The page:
The scandal first came to light at a Big Ten university three years ago. Several players on the football team complained to a reporter that such covert pressures were responsible for their being relegated to the bench in favor of another athlete who they felt lacked the requisite athletic ability. The student had achieved perfect scores on all math aptitude and achievement tests but was, at 5 foot 4 and 113 pounds, the smallest linebacker in the Big Ten and in fact made zero successful tackles despite starting in eight games. Critics also pointed out that this ``student athlete" walked with a limp and was extremely nearsighted. Said one of the other members of the team, ``I think the reason she was given the starting linebacker job had more to do with her being a math whiz than with her abilities to play football." The head coach declined to comment, but one of the assistant coaches angrily voiced sharp criticism that the academic competition at American universities had gotten out of hand and was threatening the integrity and compromising the very mission of the sports programs.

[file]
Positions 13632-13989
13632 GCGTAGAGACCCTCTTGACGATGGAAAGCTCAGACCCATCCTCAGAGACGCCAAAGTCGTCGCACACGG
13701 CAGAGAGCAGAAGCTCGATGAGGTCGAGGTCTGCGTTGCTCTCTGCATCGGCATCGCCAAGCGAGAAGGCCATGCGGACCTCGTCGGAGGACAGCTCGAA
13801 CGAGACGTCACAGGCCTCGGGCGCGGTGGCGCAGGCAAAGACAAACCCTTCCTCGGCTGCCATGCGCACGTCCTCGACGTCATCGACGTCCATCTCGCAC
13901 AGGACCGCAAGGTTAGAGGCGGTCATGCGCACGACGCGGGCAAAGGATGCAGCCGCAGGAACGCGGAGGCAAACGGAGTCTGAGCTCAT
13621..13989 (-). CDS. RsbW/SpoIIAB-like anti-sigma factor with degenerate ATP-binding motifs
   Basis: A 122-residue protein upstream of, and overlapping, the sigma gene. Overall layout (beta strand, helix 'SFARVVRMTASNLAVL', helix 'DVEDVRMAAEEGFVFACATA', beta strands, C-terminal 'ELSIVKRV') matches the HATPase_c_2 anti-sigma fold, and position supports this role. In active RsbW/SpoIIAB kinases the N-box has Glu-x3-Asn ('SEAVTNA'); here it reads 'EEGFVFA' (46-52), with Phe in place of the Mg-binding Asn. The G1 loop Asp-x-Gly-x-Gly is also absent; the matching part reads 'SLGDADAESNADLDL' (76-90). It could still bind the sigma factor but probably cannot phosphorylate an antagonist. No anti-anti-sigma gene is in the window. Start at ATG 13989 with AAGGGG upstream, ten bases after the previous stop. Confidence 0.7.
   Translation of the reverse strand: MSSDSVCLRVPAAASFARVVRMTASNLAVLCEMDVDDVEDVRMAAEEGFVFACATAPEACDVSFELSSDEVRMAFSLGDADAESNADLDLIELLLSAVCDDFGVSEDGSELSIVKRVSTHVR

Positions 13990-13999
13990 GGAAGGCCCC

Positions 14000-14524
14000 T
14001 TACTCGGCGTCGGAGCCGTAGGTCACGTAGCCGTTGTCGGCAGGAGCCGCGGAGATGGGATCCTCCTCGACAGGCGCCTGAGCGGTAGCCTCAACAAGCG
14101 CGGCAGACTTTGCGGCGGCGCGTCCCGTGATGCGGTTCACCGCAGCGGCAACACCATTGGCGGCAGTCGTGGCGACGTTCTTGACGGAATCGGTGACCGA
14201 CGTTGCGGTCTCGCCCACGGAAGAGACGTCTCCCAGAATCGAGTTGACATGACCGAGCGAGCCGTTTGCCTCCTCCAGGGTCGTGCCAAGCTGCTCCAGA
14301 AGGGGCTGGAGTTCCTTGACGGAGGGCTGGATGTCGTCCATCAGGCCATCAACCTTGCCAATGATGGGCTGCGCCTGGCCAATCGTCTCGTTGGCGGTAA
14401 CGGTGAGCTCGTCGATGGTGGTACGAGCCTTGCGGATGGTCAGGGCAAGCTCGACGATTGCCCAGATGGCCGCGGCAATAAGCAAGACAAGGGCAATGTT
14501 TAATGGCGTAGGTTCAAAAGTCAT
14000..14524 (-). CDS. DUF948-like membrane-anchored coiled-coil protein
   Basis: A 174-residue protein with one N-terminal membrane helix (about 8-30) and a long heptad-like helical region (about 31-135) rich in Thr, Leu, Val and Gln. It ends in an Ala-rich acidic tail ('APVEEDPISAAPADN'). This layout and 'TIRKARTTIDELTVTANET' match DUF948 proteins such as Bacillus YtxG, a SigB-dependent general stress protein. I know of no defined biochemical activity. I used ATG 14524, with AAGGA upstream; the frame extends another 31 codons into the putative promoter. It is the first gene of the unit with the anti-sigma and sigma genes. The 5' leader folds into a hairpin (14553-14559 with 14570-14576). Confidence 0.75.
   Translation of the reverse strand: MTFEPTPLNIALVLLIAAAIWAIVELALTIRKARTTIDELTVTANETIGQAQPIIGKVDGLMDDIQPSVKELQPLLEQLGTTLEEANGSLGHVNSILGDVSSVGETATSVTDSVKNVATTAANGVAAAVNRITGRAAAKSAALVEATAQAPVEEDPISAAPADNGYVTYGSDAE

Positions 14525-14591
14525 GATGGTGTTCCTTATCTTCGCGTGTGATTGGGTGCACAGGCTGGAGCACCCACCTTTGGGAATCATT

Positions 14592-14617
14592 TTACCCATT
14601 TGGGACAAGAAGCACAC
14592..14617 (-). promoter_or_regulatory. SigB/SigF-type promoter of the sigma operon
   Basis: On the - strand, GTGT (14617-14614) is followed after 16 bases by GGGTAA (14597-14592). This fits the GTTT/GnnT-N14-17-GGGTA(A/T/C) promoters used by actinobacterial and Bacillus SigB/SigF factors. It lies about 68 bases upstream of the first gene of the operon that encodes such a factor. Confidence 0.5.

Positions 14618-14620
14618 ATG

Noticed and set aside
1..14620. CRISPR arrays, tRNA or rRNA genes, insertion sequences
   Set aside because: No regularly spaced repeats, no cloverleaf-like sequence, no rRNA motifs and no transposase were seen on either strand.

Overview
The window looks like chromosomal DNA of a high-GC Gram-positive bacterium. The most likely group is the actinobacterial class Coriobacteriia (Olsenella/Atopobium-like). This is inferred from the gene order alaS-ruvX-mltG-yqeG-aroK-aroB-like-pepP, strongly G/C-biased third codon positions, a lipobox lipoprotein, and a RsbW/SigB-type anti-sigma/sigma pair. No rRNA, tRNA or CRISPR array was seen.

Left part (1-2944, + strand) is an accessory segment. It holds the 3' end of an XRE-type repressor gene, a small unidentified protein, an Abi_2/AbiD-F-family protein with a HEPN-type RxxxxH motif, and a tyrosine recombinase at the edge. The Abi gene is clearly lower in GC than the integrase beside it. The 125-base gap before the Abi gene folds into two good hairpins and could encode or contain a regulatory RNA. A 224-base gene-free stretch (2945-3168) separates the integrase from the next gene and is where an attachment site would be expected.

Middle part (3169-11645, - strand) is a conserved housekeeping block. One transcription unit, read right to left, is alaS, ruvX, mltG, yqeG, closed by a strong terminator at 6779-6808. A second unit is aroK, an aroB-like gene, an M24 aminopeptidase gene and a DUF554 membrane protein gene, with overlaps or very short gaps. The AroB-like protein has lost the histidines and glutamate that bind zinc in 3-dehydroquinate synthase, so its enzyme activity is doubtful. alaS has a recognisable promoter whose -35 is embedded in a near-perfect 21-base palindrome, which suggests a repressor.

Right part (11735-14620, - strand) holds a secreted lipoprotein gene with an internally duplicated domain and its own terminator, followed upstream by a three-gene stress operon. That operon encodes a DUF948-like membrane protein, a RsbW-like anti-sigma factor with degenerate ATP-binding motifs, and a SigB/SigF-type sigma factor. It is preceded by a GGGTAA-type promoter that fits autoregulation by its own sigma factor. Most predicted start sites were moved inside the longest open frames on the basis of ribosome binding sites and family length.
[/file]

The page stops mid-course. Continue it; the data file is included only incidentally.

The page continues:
Administrations share the blame, especially if they fail to vigorously uphold the importance of the athletic program and the autonomy of each coach. The worst problems have arisen at schools where there is undue emphasis on big--time intellectual work, such as certain Ivy League schools. The excessive clout wielded by top smarty--pants professors at such institutions enables them to exert strong influence on the sports programs, who are often powerless to resist. One coach observed, ``You want to treat every athlete equally and only play the ones who perform best. You tell yourself, fair play is the very foundation of sports. Whoever earns it in practice gets to play in the big games. But then you start getting the angry phone calls, the hate mail, the subtle pressures from even your friends saying `Why can't you just let so--and--so play more minutes?' and of course these are always about someone who's got straight A's in physics. You never get that kind of pressure over a sociology major with a C minus average."